Good day All,

If I may jump in,,,,,  As an advanced practitioner, if there is such a 

He/She shall know at every moment that every encounter in our lives is 
dharma.  It is the purpose of this "advanced practitioner" to fulfill, 
consummate, harmonize, resolve, without expectation, without judgment, 
without asking why or how.

As Nike said, "Just do it."  I would append with, "within our available 

The definition of a practitioner is to "practice and apply".  The apply 
part is the sweetest.  It is th essence of Chan practice.
_/\_ wrote:
> Anthony and Mike,
> I'm jumping into this discussion to say that I still am not getting 
> posts from Mike. I read his post attached to this post (Anthony's) and 
> wanted to say I agree with it for the most part.
> As for Anthony's questions below:
> - Some examples of what an advanced zen practitioner can do are: wake 
> when refreshed, eat when hungry, wash your bowls and sleep when tired. 
> The important part about these are not that they are remarkable, the 
> important part about these is when you do them, you DO THEM and ONLY 
> THEM. You don't think about what you're going to do later when you are 
> eating. When eating, Just EAT! When washing your bowls, Just WASH YOUR 
> BOWLS! Always, Just THIS!
> - The stories you read are just stories - zen stories. Don't try to 
> intellectualize them. When you read them Just READ!
> Read the koan concerning Nanchaun (Nanzen - Jp.) and the cat again. 
> It's Case 14 in the GATELESS GATE koan collection. The part about the 
> monks quarreling and the 'killing' of the cat is incidental to the 
> story. Read the Commentaries and Teisho on the case.
> Seung Sahn (Soen Sa Nim) was a contemporary Zen Master in the Korean 
> Zen Buddhist tradition. His comparison about sex and a porcupine in a 
> narrow hole may have been meant to refer to any type of addiction. 
> Maybe he had a problem with addiction to sex. His comparison may only 
> apply to him and not to you. Again, don't overly intellectualize his 
> words, and no matter WHO the author of a quote is, even Gautama 
> Siddhartha Buddha, the quotes are just words, may be misquoted or 
> awkwardly interpreted, and may or may not apply to you. In any event 
> YOU are the one who must discovery Buddha Nature and then you burn all 
> your books.
> The other two examples you cite are just extreme examples of 
> Compassion, a trait that is stressed in Buddhism and is inherent in 
> Buddha Nature.
> Mike, I am not getting your posts via email from 
> <>. If you 
> post something you REALLY REALLY want me to read, please either copy 
> me on the email or send me an alert that you've posted something. My 
> email address I use for the forum is 
> <>.
> Thanks...Bill!
> From: <> 
> [ 
> <>] On Behalf Of Anthony Wu
> Sent: Wednesday, January 14, 2009 5:44 AM
> To: <>
> Subject: Re: [Zen] Re: The Reason For God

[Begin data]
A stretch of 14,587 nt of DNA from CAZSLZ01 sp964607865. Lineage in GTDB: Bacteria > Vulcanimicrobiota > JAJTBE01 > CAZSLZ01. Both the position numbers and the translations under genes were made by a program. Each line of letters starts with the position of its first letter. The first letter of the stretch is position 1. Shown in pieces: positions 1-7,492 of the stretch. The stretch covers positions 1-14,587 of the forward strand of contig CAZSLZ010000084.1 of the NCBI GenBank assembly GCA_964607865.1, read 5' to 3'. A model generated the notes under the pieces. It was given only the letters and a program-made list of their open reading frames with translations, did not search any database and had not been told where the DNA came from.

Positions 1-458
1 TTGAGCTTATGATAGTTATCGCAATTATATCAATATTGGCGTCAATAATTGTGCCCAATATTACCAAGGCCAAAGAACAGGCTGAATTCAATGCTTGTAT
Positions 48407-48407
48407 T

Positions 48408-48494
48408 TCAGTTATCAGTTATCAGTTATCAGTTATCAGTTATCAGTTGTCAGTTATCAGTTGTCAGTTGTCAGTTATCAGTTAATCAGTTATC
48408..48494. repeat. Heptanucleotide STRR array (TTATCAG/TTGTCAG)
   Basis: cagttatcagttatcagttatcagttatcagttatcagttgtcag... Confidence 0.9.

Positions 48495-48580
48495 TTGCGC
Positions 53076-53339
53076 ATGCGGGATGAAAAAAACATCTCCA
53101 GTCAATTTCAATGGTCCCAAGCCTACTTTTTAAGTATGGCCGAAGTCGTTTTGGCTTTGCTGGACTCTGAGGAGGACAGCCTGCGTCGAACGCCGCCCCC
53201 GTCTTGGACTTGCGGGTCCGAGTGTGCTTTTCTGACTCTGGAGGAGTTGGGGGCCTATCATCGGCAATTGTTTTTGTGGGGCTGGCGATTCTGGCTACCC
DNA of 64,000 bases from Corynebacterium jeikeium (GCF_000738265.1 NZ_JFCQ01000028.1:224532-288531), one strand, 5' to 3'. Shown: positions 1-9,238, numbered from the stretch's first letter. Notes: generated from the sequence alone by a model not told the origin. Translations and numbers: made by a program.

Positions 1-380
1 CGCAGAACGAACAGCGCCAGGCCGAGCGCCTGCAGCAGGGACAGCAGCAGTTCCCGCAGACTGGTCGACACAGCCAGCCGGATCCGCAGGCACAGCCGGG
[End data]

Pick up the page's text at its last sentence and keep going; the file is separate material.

> Mike,
> Please give me specific examples of what an advanced zen practitioner 
> can do, after 'breaking through belief systems and acting beyond ego'.
> I have read:
> - Zen Master Nanchuan killed a cat, because it caused a serious 
> quarrel between two groups of monks.
> - Zen Master Sohng Sahn (died a couple of years ago) compared having 
> sex to a porcupine getting into a narrow hole (too addictive to get out).
> - Monks practisin zen wash their bowls, after having rice, with tea, 
> then dry them, so that no water is used to save that precious resource..
> - A monk licks maggots on a wound of a dog, for fear of hurting the 
> maggots and the dog (this may be a myth, but is representative of 
> certain thinkings)
> What do you think of them?
> Anthony
> --- On Tue, 13/1/09, mike brown < 
> <>> wrote:
> From: mike brown < 
> <>>
> Subject: Re: [Zen] Re: The Reason For God
> To: <>
> Date: Tuesday, 13 January, 2009, 6:15 PM
> Hi Al,
> This is not true of Zen at all. A person in a society usually adopts 
> the beliefs, moral, ethics that have been passed down to him/her. 
> There is nothing inherently true in those beliefs. Often a person will 
> face a situation which demands he act in accordance with his society's 
> moals/religious beliefs but which creates a conflict with his 
> individual conscience. This in turn creates a constant 'mulling' over 
> of the situation eg, is it 'just', good or bad etc. This is the very 
> thing Zen stands against because this constant thinking and 
> rationalising comes from an ego at war with itself and the moral 
> beliefs of society (such beliefs are more often than not an 
> obstruction to executing an immediate action). A Zen-aware person has 
> broken thru the belief system of his culture and has become a 'master' 
> of himself and so acts instantly with no thought of what is 'just', 
> good/bad according to a hegemonic system that comes from outside of 
> himself.
> So, a person acting from the Zen standpoint is far from amoral. They 
> are always open, present, balanced and acting beyond ego. It is the 
> taking away of a belief in morals that creates this state 
> (enlightenment) but which produces behaviour that could be called 
> 'moral' as viewed by most of the worlds major religions.
> Mike
> --- On Tue, 13/1/09, fitness4u2163 <fitness1963@> wrote:
> Anthony Wu > Karma is the best thing to ensure moral values. As soon
> as they hear about moral values, many will say we are just dogmatic. >
> It is disturbing to me that many who want to practice zen think it is
> some amoral system to ease their conscience every day so they can do
> evil to others while feeling a sense of peace and happiness.
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